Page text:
Chargers may be subtly prepared to handle Eagles Offense, but do they have the upper hand?


By now, the comparisons between Andy Reid’s Kansas City Offense and what Pederson has done in Philadelphia have worn thin. Head Coach Doug Pederson has heard it all before and the similarities on gamely are clear. For the Chargers, coming off of a but a 24-10 loss to Kansas City will certainly bring some familiarity, but should it be considered as an advantage?

Pederson may have honed his coaching craft learning from Andy Reid, but the two offenses have one key difference; the quarterback. While the Chiefs have worked hard to implement the run-pass-option into their Offense and have surrounded pocket-master Alex Smith with a flurry of speedy weapons, the Eagles have gone about things slightly differently as they look to nurture one of the most promising young gunslingers in the game.

We’re beginning to see run-pass option injected into the Offense during preseason. Dane Evans rolled out of the pocket to make some impressive throws using the added optionality, foreshadowing what would eventually become a crucial cog for Carson Wentz to add into his mechanical arsenal. It should come as no surprise that Pederson learned all he knows about the play from Alex Smith himself.

“My first introduction to it was back in Kansas City when [Chiefs QB] Alex Smith came to us.” Doug Pederson told reporters on Friday. “He used some of that in San Francisco when he was there. And then we started just — the more you study the college film, really, in the off-season, when you’re looking at college players for the draft, you get ideas and things that might — you could possibly implement into your offense.

And that’s where you can get a lot of ideas from, but for me, it was back in Kansas City with Alex and what he had done in San Francisco and studying him even when he was a free agent back then.”

For the Chiefs, giving Smith optionality at the line of scrimmage has been integral to their success, but for the Eagles…a previously marginalized rendition of the West-Coast system has been blown open with the addition of some dangerous receiving talent. Kansas City’s Offense relies on unpredictability and explosiveness. The Eagles unit meanwhile, is currently built to dominate the time of possession and draw mismatches across the field that allow Carson Wentz to flourish.

Both teams still have eccentric receiving tight ends, a lethal number one receiver and a backfield that could breakout for a huge game on any given Sunday, but through three games the Offenses could not be any more different. The Eagles lead the league in time of possession, while Kansas City who are 18th in that category have racked up the third highest yards total in the league. The Chiefs more importantly have rushed for an average of over 30 more yards per game than the Eagles this year, but there’s one common thread that links it all together.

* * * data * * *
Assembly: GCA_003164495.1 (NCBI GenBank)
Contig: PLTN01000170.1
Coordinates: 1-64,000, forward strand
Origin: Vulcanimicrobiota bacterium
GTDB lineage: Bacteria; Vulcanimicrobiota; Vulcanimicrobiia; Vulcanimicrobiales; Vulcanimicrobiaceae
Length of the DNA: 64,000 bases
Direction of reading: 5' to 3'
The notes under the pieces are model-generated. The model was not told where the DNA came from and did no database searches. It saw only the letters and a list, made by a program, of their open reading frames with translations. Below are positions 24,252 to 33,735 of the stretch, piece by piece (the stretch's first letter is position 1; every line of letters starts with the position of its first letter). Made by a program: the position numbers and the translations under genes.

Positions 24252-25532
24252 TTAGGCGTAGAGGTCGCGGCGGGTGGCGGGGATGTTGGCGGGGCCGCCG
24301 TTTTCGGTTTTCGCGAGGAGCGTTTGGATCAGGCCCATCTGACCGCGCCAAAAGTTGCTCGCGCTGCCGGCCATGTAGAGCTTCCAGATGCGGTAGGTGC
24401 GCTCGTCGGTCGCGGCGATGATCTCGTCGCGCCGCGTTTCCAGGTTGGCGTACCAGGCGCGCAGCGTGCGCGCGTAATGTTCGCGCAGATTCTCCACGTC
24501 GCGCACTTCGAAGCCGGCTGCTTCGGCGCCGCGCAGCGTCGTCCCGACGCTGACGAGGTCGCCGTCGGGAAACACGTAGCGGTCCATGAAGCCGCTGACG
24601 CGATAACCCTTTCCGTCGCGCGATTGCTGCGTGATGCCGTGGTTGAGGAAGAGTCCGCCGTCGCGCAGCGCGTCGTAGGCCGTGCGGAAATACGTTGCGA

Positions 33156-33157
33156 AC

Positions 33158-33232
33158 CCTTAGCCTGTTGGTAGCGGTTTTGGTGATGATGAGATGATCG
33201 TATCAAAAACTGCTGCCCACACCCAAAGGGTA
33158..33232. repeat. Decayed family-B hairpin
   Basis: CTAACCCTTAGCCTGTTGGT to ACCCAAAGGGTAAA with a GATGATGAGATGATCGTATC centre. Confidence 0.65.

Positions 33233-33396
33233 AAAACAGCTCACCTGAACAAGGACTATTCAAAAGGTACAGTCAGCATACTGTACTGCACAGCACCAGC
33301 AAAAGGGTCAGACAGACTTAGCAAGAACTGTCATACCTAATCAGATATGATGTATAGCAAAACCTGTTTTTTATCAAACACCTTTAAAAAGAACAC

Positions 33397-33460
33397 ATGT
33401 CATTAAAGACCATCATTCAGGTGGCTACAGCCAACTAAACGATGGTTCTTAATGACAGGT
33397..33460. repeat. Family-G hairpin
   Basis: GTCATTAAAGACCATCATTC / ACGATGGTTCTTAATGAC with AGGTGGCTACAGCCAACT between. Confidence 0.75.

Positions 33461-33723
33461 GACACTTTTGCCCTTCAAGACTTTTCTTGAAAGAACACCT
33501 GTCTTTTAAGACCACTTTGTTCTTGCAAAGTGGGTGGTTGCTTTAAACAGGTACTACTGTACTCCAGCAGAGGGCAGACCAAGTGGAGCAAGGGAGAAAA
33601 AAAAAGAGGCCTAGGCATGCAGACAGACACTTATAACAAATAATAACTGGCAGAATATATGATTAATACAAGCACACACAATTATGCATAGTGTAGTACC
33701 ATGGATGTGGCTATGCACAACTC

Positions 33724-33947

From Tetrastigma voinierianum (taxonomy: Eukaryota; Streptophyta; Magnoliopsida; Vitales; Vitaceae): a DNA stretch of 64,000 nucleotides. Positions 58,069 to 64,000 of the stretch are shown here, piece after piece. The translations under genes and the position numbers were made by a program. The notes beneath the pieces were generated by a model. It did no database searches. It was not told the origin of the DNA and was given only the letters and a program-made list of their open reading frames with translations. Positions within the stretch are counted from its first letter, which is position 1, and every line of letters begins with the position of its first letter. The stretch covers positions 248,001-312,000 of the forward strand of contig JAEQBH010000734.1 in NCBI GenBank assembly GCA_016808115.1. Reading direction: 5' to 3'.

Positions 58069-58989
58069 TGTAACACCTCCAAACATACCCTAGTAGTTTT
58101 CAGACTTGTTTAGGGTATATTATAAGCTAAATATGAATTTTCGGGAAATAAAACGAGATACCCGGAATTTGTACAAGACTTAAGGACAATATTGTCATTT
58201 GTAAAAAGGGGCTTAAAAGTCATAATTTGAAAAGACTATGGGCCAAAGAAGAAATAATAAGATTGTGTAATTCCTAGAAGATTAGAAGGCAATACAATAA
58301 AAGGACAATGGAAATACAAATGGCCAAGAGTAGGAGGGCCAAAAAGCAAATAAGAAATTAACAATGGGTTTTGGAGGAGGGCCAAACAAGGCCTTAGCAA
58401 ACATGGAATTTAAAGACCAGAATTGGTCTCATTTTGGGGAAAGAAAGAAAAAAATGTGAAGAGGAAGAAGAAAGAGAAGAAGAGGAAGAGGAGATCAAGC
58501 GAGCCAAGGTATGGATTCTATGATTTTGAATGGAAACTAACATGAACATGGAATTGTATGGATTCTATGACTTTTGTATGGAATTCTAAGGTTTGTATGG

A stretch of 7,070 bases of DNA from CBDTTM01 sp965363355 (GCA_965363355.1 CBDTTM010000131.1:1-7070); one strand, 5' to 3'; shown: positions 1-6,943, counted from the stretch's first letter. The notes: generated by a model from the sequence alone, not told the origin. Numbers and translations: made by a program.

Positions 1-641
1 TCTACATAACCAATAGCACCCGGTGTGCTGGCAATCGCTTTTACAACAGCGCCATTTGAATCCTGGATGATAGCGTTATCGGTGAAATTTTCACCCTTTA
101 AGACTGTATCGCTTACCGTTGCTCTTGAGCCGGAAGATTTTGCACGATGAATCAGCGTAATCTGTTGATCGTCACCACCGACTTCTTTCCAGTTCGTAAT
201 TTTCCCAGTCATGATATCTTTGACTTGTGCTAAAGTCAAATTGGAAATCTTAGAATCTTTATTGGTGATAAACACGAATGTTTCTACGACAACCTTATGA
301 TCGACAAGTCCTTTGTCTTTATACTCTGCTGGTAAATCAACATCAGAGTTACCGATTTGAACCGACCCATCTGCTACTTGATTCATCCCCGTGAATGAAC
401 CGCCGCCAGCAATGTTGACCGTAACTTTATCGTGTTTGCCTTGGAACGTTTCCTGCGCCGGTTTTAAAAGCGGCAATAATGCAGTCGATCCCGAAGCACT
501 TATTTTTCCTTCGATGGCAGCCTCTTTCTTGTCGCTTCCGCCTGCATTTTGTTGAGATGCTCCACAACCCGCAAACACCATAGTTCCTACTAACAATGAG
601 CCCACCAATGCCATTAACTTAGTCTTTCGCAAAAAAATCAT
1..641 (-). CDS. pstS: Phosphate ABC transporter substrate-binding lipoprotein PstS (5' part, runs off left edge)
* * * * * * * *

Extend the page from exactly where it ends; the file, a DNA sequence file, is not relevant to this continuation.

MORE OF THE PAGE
“They’ll probably go back and look at some things not only that we’ve done this year but maybe even in my past, and they’re familiar with me.” Pederson mentioned.” They’re familiar with [Offensive coordinator] Frank [Reich], as well, offensively. They’ll see some similar formations. But I think overall at the end of the day, it’s still going to be a little bit different presentation for them.”

Reich spent three years with the Chargers and was the team’s offensive coordinator in his final season with the team. Having worked with Phillip Rivers closely as a quarterback coach during his stint with the team, much of what Reich has done with Carson Wentz has been replicated from his time working with the veteran signal caller.

From terminology and philosophies, to gameplans and coaching, shades of Philadelphia will be seen in the Chargers new home as a small sample of DNA from the Chargers will be coming back to face them. When you factor in the return of Kenjon Barner, who made his name with the Eagles but most recently spent time with the Chargers, it seems as if the two offenses are at a stalemate.

Doug Pederson will once again be tasked with overcoming the odds in a game that many deem to be a “trap”. The Chargers are 0-3 and the Eagles are flying high. Philadelphia will be aiming to stake their claim as a true playoff contender, but will have to overcome a team who are subtly prepared to deal with an Offense that’s still finding its true direction.

It’s games like this where Doug Pederson will be forced to tap into his barrel of knowledge and bring out the best in his team. Whether that’s unexpectedly taking shots downfield, sticking to the run, or finding ways to pick apart a weak secondary, LA have their backs to the wall as New York did just one  week ago…and the Eagles can’t afford to let them push back due to a sense of familiarity and comfort in handling a west-coast scheme.


Mandatory Credit: Eric Hartline-USA TODAY Sports